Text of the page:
Rating: 3.5/5
Read: Sept. 22-25, 2010
Challenge: 2010 100+ Reading Challenge; RYOB 2010
Yearly Count: 50

First Line: Getting stuck on a bus in New York City, even under normal circumstances, is a lesson in frustration.

NYPD Detective Michael Bennett is still trying to adjust after the death of his wife, Maeve, a year ago. Between trying to take care of his ten children and his job, he doesn’t have a lot of time to himself. But that’s his life and he has to find a way to move on, and he does – he throws himself into every case that comes his way. But the latest one that he has caught is incredibly confusing. There have been numerous seemingly random shootings around the city in a short time span. There’s no apparent connection at first, but Bennett has the strange feeling that it is anything but random. Fighting the flu at the Bennett household and a madman terrorizing the streets of New York City, Bennett has a few hours to find the identity of the man who calls himself the Teacher and track him down and stop him before he can cause any more chaos.

This book is the second in the Michael Bennett series. I’m still not 100 percent sold on this series. I don’t know if I just can’t grasp the fact that a New York police detective is trying to raise 10 adopted children or if it’s the fact that Alex Cross is my favorite series ever, but for whatever reason, this book and the first in the series Step On a Crack just isn’t catching my attention. I will probably seek out the third one in this series simply because I like reading James Patterson’s books, but it will never be as good as the Alex Cross series. that being said, this was a decent book. It was an interesting storyline. I enjoyed it, but it wasn’t something that I would rave about to other people.

5/5, AUTHOR, Book Review, Fiction, M, P, RATING, Read in 2010, READING CHALLENGES 2010

REVIEW: The Postcard Killers by James Patterson and Liza Marklund

The Postcard Killers
by James Patterson and Liza Marklund

Copyright: 2010
Pages: 420
Rating: 5/5
Read: Sept. 20-21, 2010
Challenge: 2010 100+ Reading Challenge; Countdown Challenge 2010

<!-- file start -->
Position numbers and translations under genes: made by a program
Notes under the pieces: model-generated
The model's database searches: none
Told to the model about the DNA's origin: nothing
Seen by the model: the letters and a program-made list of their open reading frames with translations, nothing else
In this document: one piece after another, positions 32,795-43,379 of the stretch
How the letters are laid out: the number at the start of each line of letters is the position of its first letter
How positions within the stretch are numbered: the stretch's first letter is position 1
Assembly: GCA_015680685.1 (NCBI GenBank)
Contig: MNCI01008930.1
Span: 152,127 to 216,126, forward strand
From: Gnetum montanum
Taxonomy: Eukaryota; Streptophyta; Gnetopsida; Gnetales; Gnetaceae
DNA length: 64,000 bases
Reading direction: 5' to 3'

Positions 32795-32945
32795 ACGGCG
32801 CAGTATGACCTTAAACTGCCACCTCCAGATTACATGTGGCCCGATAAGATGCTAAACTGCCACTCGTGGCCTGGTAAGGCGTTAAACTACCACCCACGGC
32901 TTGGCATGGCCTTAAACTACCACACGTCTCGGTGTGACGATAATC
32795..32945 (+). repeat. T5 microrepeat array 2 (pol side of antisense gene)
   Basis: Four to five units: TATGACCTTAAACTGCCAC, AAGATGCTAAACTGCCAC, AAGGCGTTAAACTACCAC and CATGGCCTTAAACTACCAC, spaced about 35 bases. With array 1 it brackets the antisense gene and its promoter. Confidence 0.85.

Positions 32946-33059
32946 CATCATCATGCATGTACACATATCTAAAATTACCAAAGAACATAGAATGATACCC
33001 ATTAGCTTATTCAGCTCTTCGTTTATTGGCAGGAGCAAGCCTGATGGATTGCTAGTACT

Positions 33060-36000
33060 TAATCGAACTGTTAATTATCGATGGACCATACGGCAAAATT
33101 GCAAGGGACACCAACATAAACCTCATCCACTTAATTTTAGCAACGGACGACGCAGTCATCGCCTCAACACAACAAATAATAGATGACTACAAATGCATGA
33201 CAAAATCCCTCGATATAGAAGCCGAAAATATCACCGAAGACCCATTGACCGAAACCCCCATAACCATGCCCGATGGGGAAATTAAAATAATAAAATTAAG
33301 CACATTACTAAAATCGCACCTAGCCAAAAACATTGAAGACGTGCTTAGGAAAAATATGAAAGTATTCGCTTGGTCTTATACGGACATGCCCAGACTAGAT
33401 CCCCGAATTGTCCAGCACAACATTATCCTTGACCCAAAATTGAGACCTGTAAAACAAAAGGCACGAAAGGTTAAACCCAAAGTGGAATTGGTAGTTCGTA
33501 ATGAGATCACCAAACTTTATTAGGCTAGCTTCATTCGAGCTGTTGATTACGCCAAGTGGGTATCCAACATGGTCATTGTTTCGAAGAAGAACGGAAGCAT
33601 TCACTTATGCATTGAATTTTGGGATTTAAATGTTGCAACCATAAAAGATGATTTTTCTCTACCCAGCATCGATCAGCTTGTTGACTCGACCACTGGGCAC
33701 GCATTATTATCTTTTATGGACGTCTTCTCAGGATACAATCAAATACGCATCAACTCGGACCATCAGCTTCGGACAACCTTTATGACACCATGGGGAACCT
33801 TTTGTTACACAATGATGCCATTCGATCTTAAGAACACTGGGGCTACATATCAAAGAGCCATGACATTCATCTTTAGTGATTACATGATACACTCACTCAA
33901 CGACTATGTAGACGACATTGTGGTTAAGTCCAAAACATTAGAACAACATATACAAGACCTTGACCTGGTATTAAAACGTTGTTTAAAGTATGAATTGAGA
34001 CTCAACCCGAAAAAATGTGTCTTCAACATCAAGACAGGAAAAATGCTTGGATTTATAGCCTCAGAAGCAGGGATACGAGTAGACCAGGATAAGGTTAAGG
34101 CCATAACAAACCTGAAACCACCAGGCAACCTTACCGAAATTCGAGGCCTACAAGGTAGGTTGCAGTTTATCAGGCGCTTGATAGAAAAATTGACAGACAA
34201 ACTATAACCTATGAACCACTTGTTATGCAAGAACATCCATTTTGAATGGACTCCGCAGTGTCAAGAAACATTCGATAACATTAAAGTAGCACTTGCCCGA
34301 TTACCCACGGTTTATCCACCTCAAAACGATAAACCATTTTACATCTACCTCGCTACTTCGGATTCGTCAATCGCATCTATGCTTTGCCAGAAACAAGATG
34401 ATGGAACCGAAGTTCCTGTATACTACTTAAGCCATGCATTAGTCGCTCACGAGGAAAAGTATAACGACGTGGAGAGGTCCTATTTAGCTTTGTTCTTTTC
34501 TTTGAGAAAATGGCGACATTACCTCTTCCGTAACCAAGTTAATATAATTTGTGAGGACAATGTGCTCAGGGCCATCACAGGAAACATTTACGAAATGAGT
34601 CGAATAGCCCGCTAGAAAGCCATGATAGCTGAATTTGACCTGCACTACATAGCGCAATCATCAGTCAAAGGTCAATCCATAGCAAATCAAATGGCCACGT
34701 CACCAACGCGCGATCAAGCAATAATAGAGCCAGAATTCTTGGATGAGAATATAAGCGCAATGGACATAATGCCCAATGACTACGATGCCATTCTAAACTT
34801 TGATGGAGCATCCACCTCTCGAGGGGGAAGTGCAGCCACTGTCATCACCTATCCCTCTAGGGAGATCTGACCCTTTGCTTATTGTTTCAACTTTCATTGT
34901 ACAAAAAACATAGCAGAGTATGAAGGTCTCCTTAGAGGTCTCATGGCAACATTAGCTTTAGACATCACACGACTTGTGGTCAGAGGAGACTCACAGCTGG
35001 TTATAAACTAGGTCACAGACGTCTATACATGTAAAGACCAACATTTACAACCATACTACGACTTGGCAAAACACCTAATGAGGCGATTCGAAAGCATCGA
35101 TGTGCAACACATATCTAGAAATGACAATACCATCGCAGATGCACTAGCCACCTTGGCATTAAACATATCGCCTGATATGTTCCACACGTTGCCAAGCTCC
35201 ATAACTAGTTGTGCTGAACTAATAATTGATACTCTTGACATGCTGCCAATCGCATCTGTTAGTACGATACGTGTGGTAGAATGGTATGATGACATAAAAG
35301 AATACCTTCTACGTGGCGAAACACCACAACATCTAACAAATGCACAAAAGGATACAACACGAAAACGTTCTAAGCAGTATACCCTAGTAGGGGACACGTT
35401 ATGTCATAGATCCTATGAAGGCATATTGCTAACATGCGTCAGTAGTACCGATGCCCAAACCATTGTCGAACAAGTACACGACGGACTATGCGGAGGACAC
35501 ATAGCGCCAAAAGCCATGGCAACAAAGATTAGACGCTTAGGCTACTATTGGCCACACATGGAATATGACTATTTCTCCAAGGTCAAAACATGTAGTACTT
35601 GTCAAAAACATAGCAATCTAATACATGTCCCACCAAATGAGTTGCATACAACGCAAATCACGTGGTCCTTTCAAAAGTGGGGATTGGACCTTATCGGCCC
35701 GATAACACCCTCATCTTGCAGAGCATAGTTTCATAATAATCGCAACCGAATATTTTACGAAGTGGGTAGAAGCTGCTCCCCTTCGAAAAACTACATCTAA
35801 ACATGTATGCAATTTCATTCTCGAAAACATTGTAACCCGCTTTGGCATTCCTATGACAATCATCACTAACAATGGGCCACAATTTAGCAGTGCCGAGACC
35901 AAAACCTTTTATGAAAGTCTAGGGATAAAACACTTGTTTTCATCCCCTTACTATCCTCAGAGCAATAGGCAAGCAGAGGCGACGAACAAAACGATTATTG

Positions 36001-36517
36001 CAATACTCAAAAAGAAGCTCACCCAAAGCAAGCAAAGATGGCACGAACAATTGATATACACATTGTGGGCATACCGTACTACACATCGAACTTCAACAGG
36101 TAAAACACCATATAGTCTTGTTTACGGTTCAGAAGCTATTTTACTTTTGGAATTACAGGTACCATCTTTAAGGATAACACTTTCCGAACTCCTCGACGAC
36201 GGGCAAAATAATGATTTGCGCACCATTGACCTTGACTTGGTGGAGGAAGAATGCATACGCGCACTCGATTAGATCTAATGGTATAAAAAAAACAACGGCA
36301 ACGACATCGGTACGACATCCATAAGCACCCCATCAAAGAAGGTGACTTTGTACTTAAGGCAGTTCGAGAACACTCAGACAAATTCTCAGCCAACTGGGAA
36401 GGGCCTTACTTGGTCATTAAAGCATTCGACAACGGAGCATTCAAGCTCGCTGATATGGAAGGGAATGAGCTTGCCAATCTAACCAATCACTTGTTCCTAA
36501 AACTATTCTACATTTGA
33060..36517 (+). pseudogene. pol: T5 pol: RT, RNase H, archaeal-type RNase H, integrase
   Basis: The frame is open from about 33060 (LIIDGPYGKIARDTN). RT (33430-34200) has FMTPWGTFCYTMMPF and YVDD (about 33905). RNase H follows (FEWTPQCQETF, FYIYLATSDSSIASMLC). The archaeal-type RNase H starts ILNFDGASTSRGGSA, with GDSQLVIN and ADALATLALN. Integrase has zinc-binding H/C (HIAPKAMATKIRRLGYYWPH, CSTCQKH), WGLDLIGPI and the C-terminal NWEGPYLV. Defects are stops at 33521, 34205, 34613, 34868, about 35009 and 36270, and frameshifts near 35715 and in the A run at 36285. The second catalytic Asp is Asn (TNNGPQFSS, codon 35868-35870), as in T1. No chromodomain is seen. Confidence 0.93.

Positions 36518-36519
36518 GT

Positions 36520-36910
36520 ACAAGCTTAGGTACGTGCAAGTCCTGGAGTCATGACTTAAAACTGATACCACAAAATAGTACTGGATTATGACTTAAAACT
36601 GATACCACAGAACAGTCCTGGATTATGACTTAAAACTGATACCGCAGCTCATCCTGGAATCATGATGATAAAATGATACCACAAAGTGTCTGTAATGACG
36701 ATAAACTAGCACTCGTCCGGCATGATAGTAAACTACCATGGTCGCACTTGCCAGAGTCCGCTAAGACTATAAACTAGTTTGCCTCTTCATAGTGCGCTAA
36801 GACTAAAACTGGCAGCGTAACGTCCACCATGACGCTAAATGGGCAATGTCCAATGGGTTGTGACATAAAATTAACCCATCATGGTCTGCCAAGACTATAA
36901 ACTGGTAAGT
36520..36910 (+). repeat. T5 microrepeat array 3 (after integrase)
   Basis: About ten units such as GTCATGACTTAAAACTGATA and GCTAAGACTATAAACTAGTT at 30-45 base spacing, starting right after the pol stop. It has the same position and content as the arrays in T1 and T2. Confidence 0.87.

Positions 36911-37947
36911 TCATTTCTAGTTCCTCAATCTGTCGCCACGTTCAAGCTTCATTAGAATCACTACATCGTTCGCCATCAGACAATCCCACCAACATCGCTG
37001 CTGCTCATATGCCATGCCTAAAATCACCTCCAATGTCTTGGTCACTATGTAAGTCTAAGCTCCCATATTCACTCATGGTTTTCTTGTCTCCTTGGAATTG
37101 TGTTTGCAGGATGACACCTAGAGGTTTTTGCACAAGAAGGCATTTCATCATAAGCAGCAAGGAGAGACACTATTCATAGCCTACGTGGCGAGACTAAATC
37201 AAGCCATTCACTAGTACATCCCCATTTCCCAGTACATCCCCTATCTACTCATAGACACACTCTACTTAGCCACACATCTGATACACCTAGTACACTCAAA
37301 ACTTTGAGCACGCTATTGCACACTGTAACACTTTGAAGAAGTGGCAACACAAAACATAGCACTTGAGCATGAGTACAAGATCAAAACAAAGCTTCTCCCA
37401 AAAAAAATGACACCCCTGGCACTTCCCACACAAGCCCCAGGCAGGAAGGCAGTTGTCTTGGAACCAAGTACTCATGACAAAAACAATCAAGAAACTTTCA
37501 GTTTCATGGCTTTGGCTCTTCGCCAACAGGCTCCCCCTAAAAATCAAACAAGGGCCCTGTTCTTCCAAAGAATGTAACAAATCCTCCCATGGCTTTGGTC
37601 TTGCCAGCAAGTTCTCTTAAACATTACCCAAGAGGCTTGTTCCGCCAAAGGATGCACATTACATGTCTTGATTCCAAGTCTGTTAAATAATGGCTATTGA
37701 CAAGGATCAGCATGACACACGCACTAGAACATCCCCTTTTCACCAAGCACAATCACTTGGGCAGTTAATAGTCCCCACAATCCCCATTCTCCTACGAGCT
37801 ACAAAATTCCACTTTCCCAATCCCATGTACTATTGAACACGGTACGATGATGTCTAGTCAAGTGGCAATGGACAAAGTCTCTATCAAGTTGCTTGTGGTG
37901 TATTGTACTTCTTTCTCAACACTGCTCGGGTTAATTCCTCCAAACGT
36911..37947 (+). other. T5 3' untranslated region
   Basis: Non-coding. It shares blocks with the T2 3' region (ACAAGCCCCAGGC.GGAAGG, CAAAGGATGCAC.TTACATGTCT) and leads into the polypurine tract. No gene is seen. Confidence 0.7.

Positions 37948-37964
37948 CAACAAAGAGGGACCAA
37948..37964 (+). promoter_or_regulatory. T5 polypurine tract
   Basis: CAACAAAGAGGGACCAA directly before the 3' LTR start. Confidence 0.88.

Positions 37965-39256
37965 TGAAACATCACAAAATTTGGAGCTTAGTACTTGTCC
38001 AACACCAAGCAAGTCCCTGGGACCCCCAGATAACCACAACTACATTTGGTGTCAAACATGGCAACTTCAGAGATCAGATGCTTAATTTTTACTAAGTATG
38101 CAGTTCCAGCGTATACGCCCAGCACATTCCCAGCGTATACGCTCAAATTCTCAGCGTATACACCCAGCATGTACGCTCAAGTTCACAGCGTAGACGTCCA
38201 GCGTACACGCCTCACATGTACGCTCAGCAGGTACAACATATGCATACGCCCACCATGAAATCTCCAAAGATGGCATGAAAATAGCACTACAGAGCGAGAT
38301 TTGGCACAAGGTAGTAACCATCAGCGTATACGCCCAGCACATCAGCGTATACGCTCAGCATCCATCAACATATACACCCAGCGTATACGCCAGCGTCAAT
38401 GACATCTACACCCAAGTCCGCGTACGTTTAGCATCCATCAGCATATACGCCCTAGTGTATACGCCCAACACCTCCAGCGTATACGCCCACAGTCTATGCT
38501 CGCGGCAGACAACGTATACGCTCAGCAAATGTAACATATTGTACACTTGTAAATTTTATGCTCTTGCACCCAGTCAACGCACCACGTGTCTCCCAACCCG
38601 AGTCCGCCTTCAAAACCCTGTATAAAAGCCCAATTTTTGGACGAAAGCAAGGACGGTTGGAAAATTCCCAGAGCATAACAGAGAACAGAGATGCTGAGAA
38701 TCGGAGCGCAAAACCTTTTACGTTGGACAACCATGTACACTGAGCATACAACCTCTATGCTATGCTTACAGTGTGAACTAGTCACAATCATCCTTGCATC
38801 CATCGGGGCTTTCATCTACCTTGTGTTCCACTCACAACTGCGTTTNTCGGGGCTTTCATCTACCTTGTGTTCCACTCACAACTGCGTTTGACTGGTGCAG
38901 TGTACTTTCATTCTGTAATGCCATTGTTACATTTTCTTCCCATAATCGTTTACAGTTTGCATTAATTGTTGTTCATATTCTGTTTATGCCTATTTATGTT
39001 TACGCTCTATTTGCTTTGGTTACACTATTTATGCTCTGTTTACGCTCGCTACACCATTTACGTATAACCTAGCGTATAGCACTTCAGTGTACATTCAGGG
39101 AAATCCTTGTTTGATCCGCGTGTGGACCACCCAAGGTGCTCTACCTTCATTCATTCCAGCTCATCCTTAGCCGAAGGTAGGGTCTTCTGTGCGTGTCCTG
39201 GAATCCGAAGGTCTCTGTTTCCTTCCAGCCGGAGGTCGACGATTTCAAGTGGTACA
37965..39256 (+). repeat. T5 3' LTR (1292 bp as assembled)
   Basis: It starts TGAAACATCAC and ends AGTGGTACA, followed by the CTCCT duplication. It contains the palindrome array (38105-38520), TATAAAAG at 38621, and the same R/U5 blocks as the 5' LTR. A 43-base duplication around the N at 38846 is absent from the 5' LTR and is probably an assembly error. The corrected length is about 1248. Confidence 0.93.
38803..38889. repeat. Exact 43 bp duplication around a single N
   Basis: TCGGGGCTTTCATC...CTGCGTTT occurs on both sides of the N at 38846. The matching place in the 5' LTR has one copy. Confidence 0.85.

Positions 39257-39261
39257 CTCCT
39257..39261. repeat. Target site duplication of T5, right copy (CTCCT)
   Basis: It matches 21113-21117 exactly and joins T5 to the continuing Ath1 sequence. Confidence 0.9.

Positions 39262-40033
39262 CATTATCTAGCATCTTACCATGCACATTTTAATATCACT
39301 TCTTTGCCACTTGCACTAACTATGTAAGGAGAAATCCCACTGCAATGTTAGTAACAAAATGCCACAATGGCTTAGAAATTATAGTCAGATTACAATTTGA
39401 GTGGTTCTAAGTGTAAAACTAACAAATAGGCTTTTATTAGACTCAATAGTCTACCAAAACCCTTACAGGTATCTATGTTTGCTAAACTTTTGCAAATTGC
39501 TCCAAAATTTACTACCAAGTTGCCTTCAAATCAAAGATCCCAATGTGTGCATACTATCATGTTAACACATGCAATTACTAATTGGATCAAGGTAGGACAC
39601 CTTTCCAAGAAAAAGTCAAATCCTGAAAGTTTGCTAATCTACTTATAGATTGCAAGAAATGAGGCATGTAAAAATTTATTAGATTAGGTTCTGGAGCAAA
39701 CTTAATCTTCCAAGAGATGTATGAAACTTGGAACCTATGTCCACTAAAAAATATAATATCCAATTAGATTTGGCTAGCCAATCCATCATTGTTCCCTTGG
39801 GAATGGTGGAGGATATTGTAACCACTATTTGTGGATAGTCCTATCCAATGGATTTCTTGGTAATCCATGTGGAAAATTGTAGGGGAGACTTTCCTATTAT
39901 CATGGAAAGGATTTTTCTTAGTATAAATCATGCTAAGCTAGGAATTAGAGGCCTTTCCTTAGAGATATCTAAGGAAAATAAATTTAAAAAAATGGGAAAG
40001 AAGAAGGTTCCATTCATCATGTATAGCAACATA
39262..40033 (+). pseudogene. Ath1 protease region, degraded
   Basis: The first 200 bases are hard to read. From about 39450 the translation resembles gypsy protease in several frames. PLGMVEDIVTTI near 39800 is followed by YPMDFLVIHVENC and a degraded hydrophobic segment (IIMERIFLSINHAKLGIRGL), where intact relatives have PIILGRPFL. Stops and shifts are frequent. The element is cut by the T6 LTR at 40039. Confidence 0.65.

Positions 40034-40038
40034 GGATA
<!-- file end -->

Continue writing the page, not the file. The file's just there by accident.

Yearly Count: 49

First Line: “It’s very small,” the Englishwoman said, sounding disappointed.

NYPD Detective Jacob Kanon is on a tour of Europe’s greatest cities. Unfortunately, it’s not a vacation. Instead he’s there working a case. His daughter, Kimmy, was brutally murdered in Rome a few months earlier. He has been on a mission ever since, for the same killers have apparently murdered other young couples in Paris, Copenhagen, Frankfurt and Stockholm. Kanon teams up with a Swedish reporter Dessie Larsson, who has received a postcard from the killers. It will take a lot of effort on Kanon to convince the Swedish police to let him in on the case. And when he is finally brought onto the case, it will be a race against time to stop the killers once and for all.

Before I really get into my opinion, I have to say that the first line quoted above was in reference to the Mona Lisa on display at the Lourve in Paris. I have been there and seen the Mona Lisa, and I must say, I was very disappointed as to how small the painting was as well! Anyway, this was a good read altogether. However, it was incredibly predictable. And it was billed as “the scariest vacation thriller ever” on the cover of the book, well I must disagree. I didn’t find it very scary whatsoever. However, I did enjoy it and I would recommend it, but it was a little bit formulaic in spots.

Mailbox Monday, Meme

Mailbox Monday, Sept. 20, 2010


Mailbox Mondays

Mailbox Monday is still on tour, with September’s spot being at Bermudaonion’s Weblog.

 This past week, I only had two books come into my mailbox (which is probably a good thing, if you saw the size of my to-read pile – er, mountain!) I received one book from PBS and one book for review.

From PBS:

Cracking Cases: The Science of Solving Cases by Dr. Henry Lee

CRACKING CASES takes the reader through the entire investigative process of five murder cases, with world-renowned forensic expert Dr. Henry C. Lee as your guide. Dr. Lee is considered by many to be the greatest criminalist in the world. He gained wide-spread public recognition through his testimony in the televised O.J. Simpson trial and has dedicated his life to establishing the truth at crime scenes no matter where the trail of evidence leads him and no matter which side these scientific findings eventually assist. In each case, Dr. Lee presents an easily understood, detailed scientific explanation of how he investigated the murders, analyzed the evidence, and used forensic techniques that played a critical role in finally bringing the criminals to justice. The reader is treated to an absorbing discussion of how forensic experts examine blood-spatter evidence and use blood identification, DNA analysis, and other scientific technologies developed in the world’s best laboratories. CRACKING CASES is a fascinating insider’s look by an international authority into the pursuit of justice in some of the most grisly criminal cases of recent times. Anyone who enjoys reading true crime and detective stories will surely find this book captivating.